With preseason games on three Fridays and one Wednesday in August, the Tampa Bay Buccaneers haven't had what a player would recognize as a normal weekly schedule in a while. The last half-dozen days have been particularly unusual, with a Wednesday road game followed by five alternating days of practice and rest. The trend will continue on Tuesday when Buccaneer players get the day off following a steamy practice on Monday afternoon.
But it's all part of the plan.
Head Coach Greg Schiano ran his training camp practices at a blistering pace and, at the end of the three weeks of camp, acknowledged that his team had a general sense of fatigue. That was somewhat evident in the preseason game the team played right after camp, a 30-7 loss to the Tennessee Titans. It was also not unexpected. Schiano said the goal was not to have his team peak, in terms of conditioning, in mid-August but rather to be running at full speed on September 9.
“Coming out of camp, guys have a couple [issues] – this hurts, that’s a little sore, this is keeping me from going full speed," said Schiano. "I think it’s a gradual get back to feeling great and get them ready for Sunday, where they’re feeling 100%.”
The Bucs finished their Monday practice a little after 2:00 p.m. and will not be back on the field for almost 48 hours. Beginning on Wednesday, work will resume full-bore, aimed at Sunday at 4:25 p.m., when Tampa Bay and Carolina kick off their respective 2012 seasons. Schiano believes his approach will have his team ready to be the most physical team on the field in that game, and that the roster's high level of conditioning – the product not only of that tough training camp but a very high-tempo offseason – will continue to be an advantage throughout the season.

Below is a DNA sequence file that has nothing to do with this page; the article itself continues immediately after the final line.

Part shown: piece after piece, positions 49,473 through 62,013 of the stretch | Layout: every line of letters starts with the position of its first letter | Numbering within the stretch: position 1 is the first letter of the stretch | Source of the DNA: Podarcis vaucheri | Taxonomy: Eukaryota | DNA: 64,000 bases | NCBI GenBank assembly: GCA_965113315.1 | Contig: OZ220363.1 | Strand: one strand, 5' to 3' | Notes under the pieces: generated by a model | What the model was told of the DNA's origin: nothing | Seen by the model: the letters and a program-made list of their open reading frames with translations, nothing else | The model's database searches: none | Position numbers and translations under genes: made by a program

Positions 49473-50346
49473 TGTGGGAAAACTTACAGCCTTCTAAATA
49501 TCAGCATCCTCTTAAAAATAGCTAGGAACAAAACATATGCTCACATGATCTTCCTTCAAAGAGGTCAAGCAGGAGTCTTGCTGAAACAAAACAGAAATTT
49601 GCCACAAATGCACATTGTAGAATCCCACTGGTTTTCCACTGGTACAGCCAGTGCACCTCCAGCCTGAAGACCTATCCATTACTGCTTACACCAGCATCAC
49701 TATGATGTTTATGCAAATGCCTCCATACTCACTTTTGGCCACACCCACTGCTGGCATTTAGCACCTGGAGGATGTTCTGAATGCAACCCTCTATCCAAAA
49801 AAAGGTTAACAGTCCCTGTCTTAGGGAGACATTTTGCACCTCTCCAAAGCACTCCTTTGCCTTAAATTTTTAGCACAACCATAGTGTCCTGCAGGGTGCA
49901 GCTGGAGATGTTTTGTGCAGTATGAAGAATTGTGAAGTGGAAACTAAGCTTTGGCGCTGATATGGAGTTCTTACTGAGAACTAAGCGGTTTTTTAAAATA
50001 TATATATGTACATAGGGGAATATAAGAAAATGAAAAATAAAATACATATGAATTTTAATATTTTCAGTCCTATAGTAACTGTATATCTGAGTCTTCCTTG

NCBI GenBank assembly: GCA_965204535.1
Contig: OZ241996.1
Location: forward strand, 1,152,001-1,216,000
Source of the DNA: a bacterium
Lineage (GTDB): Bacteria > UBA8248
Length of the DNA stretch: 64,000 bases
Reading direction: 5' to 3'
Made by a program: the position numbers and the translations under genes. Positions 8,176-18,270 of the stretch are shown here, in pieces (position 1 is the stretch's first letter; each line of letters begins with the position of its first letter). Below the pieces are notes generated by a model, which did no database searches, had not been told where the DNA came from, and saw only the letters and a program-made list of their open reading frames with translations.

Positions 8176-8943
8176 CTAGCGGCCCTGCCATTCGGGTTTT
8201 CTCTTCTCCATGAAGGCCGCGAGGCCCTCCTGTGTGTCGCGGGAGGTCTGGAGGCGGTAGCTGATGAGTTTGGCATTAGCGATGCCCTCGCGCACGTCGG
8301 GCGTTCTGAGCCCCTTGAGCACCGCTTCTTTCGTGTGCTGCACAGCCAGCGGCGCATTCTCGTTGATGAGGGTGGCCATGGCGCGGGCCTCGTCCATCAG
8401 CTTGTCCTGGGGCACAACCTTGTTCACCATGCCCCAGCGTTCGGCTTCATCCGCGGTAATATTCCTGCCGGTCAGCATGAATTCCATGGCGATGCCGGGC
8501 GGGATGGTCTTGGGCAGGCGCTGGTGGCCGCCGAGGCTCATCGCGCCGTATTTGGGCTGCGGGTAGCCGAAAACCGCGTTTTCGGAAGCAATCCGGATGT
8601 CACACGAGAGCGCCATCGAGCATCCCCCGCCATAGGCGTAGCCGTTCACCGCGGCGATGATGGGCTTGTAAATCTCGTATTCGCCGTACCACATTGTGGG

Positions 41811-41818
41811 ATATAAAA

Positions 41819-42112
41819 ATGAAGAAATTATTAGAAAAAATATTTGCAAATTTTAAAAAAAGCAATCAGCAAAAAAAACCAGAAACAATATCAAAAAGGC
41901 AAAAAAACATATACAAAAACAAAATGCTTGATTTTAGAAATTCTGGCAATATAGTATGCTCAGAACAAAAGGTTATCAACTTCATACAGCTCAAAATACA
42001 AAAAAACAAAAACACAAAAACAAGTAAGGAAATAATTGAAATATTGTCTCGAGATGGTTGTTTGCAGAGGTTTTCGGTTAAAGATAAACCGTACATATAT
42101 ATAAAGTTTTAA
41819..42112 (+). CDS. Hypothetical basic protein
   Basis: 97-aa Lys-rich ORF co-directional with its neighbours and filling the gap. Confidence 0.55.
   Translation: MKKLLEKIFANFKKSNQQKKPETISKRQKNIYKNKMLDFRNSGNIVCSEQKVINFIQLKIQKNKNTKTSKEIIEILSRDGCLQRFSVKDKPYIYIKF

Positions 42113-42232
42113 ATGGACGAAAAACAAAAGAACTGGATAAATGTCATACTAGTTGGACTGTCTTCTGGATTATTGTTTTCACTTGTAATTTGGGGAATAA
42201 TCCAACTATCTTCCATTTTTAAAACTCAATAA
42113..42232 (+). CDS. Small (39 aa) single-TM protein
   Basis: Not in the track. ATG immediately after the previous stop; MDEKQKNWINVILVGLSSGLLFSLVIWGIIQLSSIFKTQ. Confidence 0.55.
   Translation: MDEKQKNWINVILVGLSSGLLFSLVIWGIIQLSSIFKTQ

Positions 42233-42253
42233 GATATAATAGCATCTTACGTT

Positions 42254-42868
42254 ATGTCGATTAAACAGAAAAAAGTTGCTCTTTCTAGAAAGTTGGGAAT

It might even help the team's rookies and young players avoid the legendary "rookie wall." Because the NFL season is roughly a month longer than the college football campaign, newcomers to the pro game sometimes see their productivity fall off drastically in December.
Schiano knows that's not a myth and is working with his young players to have a plan to get past it.
“The wall you’re talking about, I remember in my time in this league, it was almost uncanny, you could see where they were going to hit it, the rookies," he said. "I think the difference is some of them were able to hit it and keep going and other guys hit the wall and that was it. Those rookies have a tough time of fighting through that wall. We try to educate them to that it is a longer season and you have to take care of yourself now."
The Bucs have been working hard to take care of their players throughout the preseason so they would have a healthy roster in Week One. The loss of Pro Bowl guard